Published by Worldview Publications
February 2006 



Jesus, when he had cried again with a loud voice, yielded up the ghost. — Matthew 27:50.

What actually happened at this critical moment on the cross of Calvary? Was this event simply the execution of a rebellious Jew condemned by the rulership for committing blasphemy and treason? Was it the substitutionary death of the second Adam for sins committed by the first Adam and his offspring, as claimed by traditional Christianity? Was it the liberation of a righteous God from his imprisonment in a fallen human body, as Gnostic Christianity contends? No, it was none of these! Rather, the death of Jesus Christ was the inaugural death of the old, self-existent deity. It was the inaugural death of the old, commanding, possessive and power-dominated covenant. And it was the inaugural death of the old Creation, fraught with disaster, disease and death itself.

Then what occurred at the resurrection? The resurrection was the inauguration of the new God, co-existent with all “others.” It was the resurrection of the new, relational covenant of reciprocal, self-emptying [kenotic] love. And it was the inauguration of the new, transformed Creation with its infinite positive potential. It is essential to emphasize the inaugural nature of Christ’s death and resurrection. He died and he rose as the Representative and Corporate Person, who stood for, with and on behalf of all “others”.1 He was the ultimate Pattern and Archetype. No surrogate power structures, no contrived substitutes, no sacraments, liturgies or other intermediaries can ever add to or subtract from the death and resurrection of Jesus Christ.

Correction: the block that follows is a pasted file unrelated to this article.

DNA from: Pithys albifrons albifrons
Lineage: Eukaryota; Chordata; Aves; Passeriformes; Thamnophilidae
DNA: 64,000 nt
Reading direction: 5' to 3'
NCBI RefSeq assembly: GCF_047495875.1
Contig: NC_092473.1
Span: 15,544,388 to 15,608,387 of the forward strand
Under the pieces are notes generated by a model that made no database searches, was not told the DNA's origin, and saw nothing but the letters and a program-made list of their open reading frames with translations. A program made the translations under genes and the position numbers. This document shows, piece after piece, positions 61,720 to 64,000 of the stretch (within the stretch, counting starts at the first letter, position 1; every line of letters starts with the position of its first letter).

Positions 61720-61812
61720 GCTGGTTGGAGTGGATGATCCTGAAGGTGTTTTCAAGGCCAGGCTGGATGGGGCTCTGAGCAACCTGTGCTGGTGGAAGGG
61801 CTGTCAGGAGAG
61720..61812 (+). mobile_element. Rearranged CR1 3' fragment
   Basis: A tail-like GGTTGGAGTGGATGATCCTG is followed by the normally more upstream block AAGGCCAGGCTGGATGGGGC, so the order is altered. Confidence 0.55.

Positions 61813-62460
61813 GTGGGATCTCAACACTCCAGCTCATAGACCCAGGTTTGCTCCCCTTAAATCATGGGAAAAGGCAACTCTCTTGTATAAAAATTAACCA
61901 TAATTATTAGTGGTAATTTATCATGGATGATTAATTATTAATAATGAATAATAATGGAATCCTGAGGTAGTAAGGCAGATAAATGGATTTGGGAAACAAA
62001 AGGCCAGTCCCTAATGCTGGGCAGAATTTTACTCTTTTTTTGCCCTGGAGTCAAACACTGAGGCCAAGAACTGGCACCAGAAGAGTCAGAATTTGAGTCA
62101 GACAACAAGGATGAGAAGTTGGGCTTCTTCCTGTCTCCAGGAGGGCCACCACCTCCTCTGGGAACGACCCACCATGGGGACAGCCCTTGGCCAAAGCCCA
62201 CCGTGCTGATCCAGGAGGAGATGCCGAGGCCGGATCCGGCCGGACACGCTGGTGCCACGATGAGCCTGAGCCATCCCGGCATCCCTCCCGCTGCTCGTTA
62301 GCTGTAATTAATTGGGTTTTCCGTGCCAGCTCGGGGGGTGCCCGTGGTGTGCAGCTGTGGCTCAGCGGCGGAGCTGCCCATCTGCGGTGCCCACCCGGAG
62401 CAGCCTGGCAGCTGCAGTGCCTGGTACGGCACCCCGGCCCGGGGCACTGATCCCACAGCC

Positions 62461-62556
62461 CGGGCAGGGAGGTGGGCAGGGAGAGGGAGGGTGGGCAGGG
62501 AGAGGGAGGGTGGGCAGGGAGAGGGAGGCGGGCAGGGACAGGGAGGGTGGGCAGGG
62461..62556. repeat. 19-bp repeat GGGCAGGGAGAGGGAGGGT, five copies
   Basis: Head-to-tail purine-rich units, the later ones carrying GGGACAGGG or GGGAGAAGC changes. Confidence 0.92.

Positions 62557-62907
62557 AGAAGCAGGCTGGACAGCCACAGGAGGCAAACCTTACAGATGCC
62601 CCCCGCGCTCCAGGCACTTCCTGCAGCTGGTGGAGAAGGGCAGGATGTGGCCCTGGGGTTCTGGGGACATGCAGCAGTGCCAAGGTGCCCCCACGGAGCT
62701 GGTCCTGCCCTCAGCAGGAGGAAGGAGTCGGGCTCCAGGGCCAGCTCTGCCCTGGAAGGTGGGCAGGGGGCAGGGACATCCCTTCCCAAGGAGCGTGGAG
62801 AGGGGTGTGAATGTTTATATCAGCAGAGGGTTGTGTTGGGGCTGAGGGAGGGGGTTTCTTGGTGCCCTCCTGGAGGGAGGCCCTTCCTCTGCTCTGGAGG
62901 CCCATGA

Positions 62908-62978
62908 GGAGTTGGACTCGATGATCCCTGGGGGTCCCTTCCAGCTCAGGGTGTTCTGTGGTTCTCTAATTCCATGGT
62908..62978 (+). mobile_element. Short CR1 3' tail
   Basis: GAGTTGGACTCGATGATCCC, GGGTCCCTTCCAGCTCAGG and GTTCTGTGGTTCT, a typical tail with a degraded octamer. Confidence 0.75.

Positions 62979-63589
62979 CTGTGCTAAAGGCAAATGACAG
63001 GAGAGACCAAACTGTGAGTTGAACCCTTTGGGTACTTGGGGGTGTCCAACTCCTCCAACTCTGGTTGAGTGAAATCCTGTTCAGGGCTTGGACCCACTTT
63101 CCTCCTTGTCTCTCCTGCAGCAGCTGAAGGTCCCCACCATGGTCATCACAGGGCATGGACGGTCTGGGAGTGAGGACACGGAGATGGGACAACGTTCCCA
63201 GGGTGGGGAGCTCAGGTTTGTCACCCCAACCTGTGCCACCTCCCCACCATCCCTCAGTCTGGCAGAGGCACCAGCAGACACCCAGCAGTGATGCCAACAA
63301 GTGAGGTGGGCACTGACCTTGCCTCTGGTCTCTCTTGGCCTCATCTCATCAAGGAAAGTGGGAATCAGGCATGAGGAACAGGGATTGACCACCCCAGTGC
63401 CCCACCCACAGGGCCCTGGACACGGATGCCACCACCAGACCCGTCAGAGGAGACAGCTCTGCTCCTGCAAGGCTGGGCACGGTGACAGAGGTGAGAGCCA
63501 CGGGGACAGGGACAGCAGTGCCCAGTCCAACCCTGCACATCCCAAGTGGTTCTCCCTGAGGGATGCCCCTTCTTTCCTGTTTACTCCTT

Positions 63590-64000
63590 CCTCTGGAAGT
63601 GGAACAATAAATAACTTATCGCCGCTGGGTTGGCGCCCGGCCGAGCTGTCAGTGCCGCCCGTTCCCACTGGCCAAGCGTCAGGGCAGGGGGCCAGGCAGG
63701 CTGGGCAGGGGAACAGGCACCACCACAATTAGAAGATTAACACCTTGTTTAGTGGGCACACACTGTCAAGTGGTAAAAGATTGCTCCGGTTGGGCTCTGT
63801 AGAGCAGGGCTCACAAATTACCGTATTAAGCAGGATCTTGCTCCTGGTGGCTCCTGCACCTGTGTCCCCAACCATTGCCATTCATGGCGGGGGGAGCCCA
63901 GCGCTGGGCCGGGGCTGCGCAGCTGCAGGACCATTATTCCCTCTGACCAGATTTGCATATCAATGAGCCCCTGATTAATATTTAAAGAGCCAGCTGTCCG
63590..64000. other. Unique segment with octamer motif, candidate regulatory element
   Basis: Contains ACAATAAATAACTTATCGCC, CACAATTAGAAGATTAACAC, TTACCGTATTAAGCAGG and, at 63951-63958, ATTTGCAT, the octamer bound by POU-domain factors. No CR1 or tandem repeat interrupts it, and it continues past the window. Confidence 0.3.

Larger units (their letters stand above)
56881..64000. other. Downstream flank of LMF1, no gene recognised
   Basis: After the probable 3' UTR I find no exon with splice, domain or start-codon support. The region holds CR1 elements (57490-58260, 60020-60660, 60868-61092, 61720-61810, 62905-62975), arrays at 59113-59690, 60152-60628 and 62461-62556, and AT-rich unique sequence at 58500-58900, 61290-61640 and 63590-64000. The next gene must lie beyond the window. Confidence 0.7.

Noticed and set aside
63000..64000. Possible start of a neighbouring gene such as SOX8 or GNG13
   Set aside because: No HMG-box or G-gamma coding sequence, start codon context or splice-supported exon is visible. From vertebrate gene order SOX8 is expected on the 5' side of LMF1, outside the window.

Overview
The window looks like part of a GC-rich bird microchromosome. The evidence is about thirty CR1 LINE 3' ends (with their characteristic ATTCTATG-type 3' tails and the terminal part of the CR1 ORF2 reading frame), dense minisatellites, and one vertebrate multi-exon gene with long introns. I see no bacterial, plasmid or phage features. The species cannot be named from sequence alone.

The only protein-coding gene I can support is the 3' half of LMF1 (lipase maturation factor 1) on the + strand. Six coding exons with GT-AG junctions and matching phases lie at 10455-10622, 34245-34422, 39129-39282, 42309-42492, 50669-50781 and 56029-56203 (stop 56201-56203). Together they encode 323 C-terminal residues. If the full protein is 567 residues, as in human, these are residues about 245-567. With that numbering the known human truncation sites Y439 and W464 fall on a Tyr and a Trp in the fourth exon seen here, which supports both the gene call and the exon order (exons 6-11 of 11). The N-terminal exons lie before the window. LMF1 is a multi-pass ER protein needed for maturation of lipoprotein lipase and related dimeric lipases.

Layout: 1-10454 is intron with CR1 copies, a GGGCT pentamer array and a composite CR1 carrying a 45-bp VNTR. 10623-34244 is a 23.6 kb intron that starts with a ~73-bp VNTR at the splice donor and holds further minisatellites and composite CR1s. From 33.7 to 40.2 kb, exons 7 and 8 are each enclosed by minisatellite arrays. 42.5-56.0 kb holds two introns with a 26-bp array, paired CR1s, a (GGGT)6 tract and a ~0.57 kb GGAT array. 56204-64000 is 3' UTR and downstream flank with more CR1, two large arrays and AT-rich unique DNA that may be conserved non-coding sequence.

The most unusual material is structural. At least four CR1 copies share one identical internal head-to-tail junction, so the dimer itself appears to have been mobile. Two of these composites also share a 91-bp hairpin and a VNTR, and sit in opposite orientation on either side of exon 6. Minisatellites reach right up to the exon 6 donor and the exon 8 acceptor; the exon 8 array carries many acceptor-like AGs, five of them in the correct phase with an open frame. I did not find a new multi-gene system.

If these assumptions are valid, why have not the manifestation and consummation of the co-existent God, of the relational covenant, and of the new Creation actually occurred? The answer lies in the meaning and significance of the Greek word parousia, which, translated, means both “presence” and “coming.” The term parousia was used throughout the Hellenistic and Roman eras with three connotations:

1. Parousia referred to the royal invasion and overthrow of a rebellious people determined to oppose, reject and supplant the emperor’s realm.2 In this context, the parousaic invasion of Jesus Christ triumphantly occurred at Calvary. On Calvary Jesus bore the inevitable burden of self-existence, of command and possession, of dominating power structures, and of death — all of which he himself had instituted, employed or permitted. Calvary was thus the apocalyptic Battle of Armageddon (Har-Moed = Mount of Assembly).3 All divinized power structures and self-deified individuals, determined and capable of annihilating the created order, were there victoriously encountered and dethroned. These pseudo-corporate ones just do not yet know this!